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How Exapunks represents hacking without limits

"I'm in"

It’s pretty obvious that the excellent Exapunks is a game about hacking. Specifically, it’s a game about programming viruses and sending them into networked systems to monkey around with data, set in a great alternative 90s Wired cyberworld of PC cases flashed with black and red decals and zines set in Apple Garamond.

For its makers, though, Exapunks is a game about limitations. Its format is the result of hard decisions about how much space you get to write your code in, how much freedom you get to solve its puzzles, and how it’s presented on your screen. And even now, creative director Zach Barth isn’t totally sure he and his team got it right.

By Barth’s count, Exapunks is Zachtronics’ seventh commercial game, and six of them have been Zach-likes. That’s what Barth calls them, by the way. “Zach-likes, or whatever,” he says, maybe just slightly reluctantly. “Open-ended puzzle games.”

The point is that he makes a very particular kind of puzzle game. Across SpaceChem, Infinifactory, TIS-100, Shenzhen I/O, Opus Magnum, and now Exapunks, they present challenges with no single solution, just a themed set of constraints and the instruction to make something work within them.

“I don’t want to say it’s an established genre, because not a lot of other people are making them, but in my mind part of what we do is to innovate on the formula,” he tells me. “You can say we keep making the same game over and over again, right? Because that’s kind of true, but in the same way that an FPS studio keeps making FPS games, you import a lot of assumptions from your previous games and they become your starting point, and from there you think, ‘How can we make this fun, it’s own thing?’”

Exapunks’ starting point was Barth’s high school dream. He’d seen Hackers and he wanted to be one. “I thought it was the coolest thing ever.” As someone who was into computers, hacking seemed to present a cool way to do stuff on them.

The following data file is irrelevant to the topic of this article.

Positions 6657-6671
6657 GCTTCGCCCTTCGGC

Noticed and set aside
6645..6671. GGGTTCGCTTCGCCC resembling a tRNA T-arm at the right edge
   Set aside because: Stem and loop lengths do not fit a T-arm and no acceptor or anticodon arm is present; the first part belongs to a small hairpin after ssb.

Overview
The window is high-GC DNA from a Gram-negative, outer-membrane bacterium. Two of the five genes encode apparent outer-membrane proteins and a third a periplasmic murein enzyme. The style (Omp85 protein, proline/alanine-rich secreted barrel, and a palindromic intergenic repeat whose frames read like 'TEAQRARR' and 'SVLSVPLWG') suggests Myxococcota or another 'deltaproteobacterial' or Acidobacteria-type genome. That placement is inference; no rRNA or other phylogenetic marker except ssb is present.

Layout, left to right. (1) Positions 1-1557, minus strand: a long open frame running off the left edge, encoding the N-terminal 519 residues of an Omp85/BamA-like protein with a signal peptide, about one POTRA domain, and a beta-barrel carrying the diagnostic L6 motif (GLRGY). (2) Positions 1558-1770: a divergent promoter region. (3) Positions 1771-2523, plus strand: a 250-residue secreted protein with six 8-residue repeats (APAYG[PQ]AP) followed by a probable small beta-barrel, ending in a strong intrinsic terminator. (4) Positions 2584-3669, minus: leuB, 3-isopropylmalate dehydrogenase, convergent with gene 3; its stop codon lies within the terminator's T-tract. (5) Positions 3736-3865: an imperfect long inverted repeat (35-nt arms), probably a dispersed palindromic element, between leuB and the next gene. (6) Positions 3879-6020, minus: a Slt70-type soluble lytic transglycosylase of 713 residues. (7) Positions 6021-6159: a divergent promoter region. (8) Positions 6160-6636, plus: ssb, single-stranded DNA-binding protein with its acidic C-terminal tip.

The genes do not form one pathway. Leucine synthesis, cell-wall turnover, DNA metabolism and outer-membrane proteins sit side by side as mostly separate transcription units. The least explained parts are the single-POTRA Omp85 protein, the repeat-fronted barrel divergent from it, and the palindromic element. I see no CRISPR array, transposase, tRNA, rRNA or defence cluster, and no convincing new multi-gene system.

But he never became a hacker. As he headed into his college years Barth started making games instead. But he retained his ambition to make a hacking game that was filled with references to the 90s hacking scene that he once coveted, fleshed out with zines that players would read alongside the game.

The first broad concept for the game came from Keith Holman, Zachtronics’ technical director, who thought it’d be great if, instead of puzzles, players could compete to program against each other. “He’s not a big fan of the Zachtronics formula, which is funny because he’s worked on all of them,” says Barth.

It turns out that adversarial programming has a long history. At one end of the scale there are games in which players program AI routines for little bots that go into battle against each other. At the other end there are pure programming competitions in which the battlefield is the computer itself, such as Core War. Players write programs - viruses by any other name - that execute themselves and work to manipulate the computer’s memory locations in order to wipe out competing programs.

Barth, worried about the game’s fortunes riding on having enough players to provide matches, didn’t want to make a multiplayer game, but he was nevertheless inspired. What about a puzzle game about writing viruses like Stuxnet, which was designed to attack a very specific kind of industrial controller used in Iranian nuclear centrifuges in order to destroy them? A game about writing programs that unfold, multiply and deploy themselves to make changes to the physical world.

And so, in Exapunks, you write viruses that order you free pizza and remove the peanuts from candy bars. And a lot of other things besides.

(As an aside, one problem with hacking that the team ran up against as they researched the field was hackers. “It turns out that hackers are assholes,” Barth says. “We interviewed a bunch and mostly they stole credit cards and figured out ways of ripping off phone companies to get free phone calls. And that was it, apparently. Sometimes they’d try to get each other arrested for fun. We didn’t really want to make a game about that.”)

As the game’s themes and its story, written by Matthew Burns, started to inform the nature of the puzzles, Barth began to think about how the game would relate to his previous Zach-likes. And a big question within that was how it would present the code players would write.

Two previous Zach-likes feature coding. TIS-100, which is about programming a fictional 80s computer, features a fixed grid of components to which you can only write a fixed amount of code. “Largely, that was a UI consideration that turned into a design consideration,” says Barth. “If you make it so people can write any amount of code then it has to scroll. And if there’s scrolling, you can’t see it all and it’s hard to debug. I wanted to make the puzzles simple enough that you could solve them and have all the code on-screen at once.”